Due to a loophole in Florida election law, a violation can go without any punishment. On September 30, a Florida District Court of Appeals ruled that because the statute allowed candidates to opt for an administrative hearing regarding their violations but didn’t give those courts the power to levy sanctions, candidates could violate election law and not be penalized. This was caused by a “glitch” in the legislation and was not intentional. Florida Election Commission Chairman says that it won’t affect the cases for this year’s elections because the legislature will have an opportunity to fix it before they’re heard.
According to the 9th Circuit, Washington doesn’t discriminate against minorities in prison. The Court ruled on October 7 that the Washington felon disenfranchisement law, which prohibits incarcerated felons from voting, does not constitute discrimination despite disproportionately affecting minorities. In January, a three-judge panel of the 9th Circuit held 2-1 that incarcerated felons should be allowed to vote. Sitting en banc to reconsider the decision, the Court unanimously upheld the law. The Court ruled that the felons must show “intentional discrimination” on the part of the state and not merely that the law does discriminate, something the prisoners failed to do in this case.
A new study by the Center for Responsive Politics shows that challengers have raised more funds than incumbents in 11 races. The average difference is $613,200. All but one of these races are competitive and all but two of them have Republican incumbents. This is unusual because incumbents usually have a significant advantage over challengers in fundraising; this is one of the reasons re-election rates are so high. The anomaly could be a reflection of the fact that many big donors are starting to leave the Democratic party.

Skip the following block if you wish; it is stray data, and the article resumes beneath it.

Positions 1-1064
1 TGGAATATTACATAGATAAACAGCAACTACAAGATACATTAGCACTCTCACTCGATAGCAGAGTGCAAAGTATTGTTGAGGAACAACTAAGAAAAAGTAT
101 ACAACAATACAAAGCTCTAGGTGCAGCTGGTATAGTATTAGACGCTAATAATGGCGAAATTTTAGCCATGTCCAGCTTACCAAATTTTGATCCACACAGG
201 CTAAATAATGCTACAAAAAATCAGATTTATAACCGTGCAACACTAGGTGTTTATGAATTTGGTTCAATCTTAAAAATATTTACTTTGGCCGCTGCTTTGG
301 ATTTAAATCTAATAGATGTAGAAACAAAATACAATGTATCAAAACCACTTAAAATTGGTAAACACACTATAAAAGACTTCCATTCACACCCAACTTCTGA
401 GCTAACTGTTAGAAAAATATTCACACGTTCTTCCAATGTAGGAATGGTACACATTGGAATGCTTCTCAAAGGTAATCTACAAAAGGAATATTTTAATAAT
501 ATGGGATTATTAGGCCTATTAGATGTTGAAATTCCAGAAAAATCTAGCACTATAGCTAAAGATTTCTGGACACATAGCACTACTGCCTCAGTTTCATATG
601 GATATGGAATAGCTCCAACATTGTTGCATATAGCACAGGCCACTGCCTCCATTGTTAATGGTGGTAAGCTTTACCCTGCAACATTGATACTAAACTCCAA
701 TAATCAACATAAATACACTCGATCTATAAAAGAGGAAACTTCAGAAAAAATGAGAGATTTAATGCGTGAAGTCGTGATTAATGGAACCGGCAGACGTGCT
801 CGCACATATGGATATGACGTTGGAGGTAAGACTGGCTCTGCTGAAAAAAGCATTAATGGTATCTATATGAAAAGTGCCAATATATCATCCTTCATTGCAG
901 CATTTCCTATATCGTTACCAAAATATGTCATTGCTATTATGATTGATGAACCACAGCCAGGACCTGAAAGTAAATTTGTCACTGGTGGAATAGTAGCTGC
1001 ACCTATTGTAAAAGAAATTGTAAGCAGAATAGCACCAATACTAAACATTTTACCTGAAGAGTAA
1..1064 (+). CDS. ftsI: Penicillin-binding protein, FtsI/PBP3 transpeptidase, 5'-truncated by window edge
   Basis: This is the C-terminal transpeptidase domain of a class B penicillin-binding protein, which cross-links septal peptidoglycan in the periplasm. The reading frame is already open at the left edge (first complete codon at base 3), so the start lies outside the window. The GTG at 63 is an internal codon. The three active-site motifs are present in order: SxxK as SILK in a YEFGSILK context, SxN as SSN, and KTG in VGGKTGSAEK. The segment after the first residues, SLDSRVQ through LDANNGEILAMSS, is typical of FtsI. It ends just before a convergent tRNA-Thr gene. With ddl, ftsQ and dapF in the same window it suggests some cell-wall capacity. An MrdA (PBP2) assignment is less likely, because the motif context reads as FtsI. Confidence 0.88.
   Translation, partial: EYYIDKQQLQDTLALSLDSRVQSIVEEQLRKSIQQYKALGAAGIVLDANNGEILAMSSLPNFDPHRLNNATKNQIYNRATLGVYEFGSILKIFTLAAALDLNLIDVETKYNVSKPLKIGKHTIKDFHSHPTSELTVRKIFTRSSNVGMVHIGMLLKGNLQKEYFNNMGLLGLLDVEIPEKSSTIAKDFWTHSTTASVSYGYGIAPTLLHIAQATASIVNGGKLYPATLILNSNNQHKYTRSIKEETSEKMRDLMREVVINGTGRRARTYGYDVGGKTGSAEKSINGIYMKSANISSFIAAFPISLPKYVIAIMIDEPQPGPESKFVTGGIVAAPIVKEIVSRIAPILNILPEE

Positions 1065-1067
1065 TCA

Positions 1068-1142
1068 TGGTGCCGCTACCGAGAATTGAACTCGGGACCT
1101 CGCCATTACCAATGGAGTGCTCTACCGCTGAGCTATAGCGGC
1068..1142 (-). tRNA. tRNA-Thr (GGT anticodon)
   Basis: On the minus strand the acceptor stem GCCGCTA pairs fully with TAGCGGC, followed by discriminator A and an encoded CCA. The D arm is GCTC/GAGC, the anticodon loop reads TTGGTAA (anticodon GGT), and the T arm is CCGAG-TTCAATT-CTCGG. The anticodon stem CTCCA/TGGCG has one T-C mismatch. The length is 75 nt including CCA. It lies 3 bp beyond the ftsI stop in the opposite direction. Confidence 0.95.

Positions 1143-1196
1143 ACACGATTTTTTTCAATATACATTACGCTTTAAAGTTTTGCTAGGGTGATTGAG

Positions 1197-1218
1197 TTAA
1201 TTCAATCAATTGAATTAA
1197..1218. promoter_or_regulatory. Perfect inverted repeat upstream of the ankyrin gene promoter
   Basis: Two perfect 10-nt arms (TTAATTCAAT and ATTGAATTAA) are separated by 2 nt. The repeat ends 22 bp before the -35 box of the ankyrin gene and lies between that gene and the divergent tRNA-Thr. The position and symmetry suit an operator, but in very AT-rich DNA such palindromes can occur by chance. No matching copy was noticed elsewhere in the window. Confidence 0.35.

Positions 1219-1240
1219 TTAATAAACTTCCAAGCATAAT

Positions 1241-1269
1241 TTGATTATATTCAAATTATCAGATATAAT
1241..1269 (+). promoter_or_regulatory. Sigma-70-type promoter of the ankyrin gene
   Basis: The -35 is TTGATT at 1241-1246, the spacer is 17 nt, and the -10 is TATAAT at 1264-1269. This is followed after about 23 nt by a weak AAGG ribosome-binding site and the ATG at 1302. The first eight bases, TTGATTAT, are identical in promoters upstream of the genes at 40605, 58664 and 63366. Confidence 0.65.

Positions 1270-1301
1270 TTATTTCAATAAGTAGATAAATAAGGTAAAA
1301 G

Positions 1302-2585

“Trigger” funds are OK in Maine–for now. The First Circuit denied a motion for an emergency injunction to invalidate portions of Maine’s Clean Elections law on October 6, citing the public harm that will come from the “chaos that will ensue if the Maine election laws … are invalidated … in the crucial finals weeks before an election.” The court did not, however, close the door on overturning the law at a later date, noting that they “cannot forecast what (their) ultimate judgment on the merits will be.” For now, the gubernatorial race that the challenge was brought from will proceed under the Clean Elections matching funds provisions.
Can a bank loan to a candidate who loans the money to his campaign? Florida State House Candidate James Grant recently received a $40,000 personal loan from First Citrus Bank that he immediately put towards his campaign. Grant has already been accused of election law violations in three separate violation complaints. The complaints, filed by Hillsborough County Democratic Party vice chairman Chris Mitchell, charge that the loan is an illegal campaign contribution, and also accuse Grant of violating elections law by racking up expenses in his primary campaign without having the money to cover them, and accepting contributions within five days of the primary election — which state law prohibits. Mitchell wants to know why a bank would give a three-month, $40,000 loan to a 28-year-old man who, according to state-required financial disclosure forms filed to qualify for the ballot, has a negative net worth of $5,780. Mitchell states that “something doesn’t smell right here.”
Senator Al Franken wants to investigate whether the U.S. Chamber of Commerce is violating election law by raising money from foreign donors. The Chamber has raised thousands from these donors, must of which goes into its general fund which is used against democratic candidates. The Chamber denies doing anything illegal, and says it only raises about $100,000 in dues from its foreign branches. It is illegal to solicit or accept donations from foreign nationals, directly or indirectly, for election activity.